News

Voter guide: City Council

Nine candidates vie for three council seats; housing policies hinge on council election

One of the most important City Council elections in decades will take place on Nov. 4 when voters will pick three candidates to replace outgoing council members Jac Siegel, Ronit Bryant and Margaret Abe-Koga.

More so than in any other election in the last decade, the issue taking center stage in this election has been about how to preserve housing affordability amidst booming job growth.

Each candidate says it's a top priority, but they differ in their solutions. All of the candidates say that increasing housing supply and restricting office growth will contain prices, but only five support a significant change in course for the city by building a new neighborhood around Google headquarters with as many as 5,000 homes. It's a move Google, the Chamber of Commerce and a growing number of residents support, but a slim majority of the current council, including all three outgoing members, have opposed.

Other key issues this year include how to address growing traffic and the need for new transportation systems and bike infrastructure. Some candidates are more willing than others to embrace bike boulevards, narrower streets to make way for bike lanes, and dedicated bus lanes. The need for rent control and a $15 minimum wage have also been hot topics, and are addressed in the following candidate stories. The candidates are listed in the same order as they are on the ballot.

Pat Showalter

Help sustain the local news you depend on.

Your contribution matters. Become a member today.

Join

Pat Showalter's unique passion for policy detail was evident to her when she first joined the city's planning commission in the early 1990s and she found herself enjoying a long and technical environmental impact report. "I thought, Patricia, what is wrong with you? You're reading an EIR and having so much fun."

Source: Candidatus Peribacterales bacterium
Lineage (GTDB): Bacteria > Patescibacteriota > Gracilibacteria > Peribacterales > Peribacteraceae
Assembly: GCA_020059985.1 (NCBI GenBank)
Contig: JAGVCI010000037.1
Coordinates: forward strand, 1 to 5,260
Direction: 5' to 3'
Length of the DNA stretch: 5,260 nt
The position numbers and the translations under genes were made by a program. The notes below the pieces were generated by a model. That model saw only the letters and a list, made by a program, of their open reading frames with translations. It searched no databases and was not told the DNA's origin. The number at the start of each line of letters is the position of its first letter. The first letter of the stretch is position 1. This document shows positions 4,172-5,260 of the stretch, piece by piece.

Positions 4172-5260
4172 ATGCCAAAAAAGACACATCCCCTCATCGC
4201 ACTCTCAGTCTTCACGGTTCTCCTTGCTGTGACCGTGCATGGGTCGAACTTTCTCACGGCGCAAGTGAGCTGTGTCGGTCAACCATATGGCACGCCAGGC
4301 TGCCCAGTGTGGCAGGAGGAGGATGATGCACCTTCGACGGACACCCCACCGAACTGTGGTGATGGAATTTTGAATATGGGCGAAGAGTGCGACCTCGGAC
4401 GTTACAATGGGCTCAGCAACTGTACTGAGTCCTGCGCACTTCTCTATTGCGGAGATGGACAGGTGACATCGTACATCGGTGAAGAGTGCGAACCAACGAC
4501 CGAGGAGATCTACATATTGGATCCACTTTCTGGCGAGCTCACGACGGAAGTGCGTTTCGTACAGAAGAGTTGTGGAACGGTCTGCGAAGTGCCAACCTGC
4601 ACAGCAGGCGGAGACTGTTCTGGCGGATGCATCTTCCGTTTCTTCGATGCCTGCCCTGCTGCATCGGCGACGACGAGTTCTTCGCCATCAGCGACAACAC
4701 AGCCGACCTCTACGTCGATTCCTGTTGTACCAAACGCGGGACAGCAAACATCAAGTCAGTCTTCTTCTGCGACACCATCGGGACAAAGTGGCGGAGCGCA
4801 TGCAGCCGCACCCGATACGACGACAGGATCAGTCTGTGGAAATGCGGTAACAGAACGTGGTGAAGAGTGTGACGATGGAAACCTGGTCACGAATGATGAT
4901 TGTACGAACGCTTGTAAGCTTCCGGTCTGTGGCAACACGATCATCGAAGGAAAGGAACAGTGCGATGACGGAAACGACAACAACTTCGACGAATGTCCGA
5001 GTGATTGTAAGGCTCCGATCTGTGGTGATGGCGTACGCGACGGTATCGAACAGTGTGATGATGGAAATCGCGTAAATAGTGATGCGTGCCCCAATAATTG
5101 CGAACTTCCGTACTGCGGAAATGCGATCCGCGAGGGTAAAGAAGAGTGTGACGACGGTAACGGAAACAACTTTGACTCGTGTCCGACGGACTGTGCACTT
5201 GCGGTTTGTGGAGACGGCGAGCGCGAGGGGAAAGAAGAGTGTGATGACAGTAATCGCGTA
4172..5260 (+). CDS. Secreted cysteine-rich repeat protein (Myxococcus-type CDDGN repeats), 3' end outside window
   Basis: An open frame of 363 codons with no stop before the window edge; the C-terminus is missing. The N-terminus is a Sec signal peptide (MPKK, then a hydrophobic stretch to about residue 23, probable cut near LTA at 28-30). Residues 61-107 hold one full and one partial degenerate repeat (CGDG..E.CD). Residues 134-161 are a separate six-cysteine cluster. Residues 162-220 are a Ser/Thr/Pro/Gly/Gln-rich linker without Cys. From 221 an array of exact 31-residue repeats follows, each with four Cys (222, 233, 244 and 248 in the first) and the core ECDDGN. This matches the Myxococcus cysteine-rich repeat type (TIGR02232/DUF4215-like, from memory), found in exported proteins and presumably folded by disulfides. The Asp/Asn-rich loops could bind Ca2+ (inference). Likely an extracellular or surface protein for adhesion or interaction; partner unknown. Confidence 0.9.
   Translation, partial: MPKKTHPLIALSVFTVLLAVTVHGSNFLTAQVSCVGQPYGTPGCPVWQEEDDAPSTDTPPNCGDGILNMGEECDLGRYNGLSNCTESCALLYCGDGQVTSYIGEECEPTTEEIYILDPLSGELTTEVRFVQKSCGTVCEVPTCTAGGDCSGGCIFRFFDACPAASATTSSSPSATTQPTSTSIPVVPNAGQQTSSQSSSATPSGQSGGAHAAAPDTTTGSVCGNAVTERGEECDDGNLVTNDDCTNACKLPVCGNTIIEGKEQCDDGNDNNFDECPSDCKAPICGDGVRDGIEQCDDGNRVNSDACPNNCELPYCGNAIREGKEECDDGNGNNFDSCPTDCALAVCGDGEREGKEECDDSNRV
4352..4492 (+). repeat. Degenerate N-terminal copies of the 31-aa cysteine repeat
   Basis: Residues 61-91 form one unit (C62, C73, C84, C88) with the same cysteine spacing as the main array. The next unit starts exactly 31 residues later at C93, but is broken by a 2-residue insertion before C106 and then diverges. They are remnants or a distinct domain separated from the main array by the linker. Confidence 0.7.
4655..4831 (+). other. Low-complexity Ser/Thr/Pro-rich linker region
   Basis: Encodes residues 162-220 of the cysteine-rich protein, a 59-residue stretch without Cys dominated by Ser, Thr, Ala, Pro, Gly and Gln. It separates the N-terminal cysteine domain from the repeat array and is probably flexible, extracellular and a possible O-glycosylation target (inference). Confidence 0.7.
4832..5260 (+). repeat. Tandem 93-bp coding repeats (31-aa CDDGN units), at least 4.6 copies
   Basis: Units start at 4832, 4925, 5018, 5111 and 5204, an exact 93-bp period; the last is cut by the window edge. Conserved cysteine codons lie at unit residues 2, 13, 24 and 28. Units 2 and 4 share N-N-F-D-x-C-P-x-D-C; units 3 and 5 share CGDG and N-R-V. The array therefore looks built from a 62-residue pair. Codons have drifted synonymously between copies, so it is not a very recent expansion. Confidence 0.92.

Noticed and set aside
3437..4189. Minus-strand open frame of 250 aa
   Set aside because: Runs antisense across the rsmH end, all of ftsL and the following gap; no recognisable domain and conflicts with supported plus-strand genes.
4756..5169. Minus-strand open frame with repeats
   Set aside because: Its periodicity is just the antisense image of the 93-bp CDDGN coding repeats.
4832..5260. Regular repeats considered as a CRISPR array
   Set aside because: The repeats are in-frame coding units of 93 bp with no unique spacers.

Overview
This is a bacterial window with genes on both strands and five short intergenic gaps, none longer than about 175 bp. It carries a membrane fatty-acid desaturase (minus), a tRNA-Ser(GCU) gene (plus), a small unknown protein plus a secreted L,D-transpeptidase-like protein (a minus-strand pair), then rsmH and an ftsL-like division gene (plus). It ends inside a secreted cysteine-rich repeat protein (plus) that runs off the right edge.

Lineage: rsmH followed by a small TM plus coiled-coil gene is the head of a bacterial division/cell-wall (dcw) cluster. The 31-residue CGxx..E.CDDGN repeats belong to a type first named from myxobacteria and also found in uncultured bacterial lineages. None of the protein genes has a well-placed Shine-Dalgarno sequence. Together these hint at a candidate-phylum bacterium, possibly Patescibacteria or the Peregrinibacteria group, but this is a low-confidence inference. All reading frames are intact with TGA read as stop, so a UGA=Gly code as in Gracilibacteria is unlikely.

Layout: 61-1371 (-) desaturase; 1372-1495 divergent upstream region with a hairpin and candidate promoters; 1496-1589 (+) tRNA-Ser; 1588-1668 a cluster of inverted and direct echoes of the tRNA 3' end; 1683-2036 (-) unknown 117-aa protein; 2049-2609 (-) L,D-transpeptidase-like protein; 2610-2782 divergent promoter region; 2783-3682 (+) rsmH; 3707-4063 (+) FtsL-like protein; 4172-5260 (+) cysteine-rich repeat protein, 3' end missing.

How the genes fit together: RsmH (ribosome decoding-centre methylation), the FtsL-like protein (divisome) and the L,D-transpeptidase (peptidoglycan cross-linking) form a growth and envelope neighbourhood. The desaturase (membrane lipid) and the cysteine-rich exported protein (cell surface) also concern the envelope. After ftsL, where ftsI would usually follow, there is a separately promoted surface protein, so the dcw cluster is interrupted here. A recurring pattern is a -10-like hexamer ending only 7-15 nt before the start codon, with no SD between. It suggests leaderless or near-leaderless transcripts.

Showalter works as civil engineer with the Santa Clara Valley Water District and says her expertise in reading technical environmental documents would be valuable on the council.

Showalter says she "throughly enjoyed" being on the city's planning commission for nine years, where she helped champion the city's original below-market-rate housing ordinance, which subsidizes affordable housing projects with fees on market-rate development.

"The problem I have most passion about is really the housing issue," she says. In 2012, she helped lobby council members to approve housing around Google headquarters in North Bayshore, to no avail. Now she hopes to approve it herself as a council member. She says she wants to create a better balance between jobs and housing in order to reduce commuter traffic and meet the city's goals to fight climate change.

As a bicyclist she expressed awareness of existing efforts to improve bike infrastructure and stood out by saying she supported a "pilot program" to see how residents would like California Street with a lane removed in each direction to calm traffic and encourage bike riding.

Stay informed

Get daily headlines sent straight to your inbox in our Express newsletter.

Stay informed

Get daily headlines sent straight to your inbox in our Express newsletter.

Showalter has lived in Mountain View for 30 years, has two grown kids and lives with her husband in Waverly Park, where they own a home. She has been endorsed by the Chamber of Commerce, the Sierra Club, county Supervisor Joe Simitian and Carl Guardino of the Silicon Valley Leadership Group.

Website: votepatshowalter.com

Mercedes Salem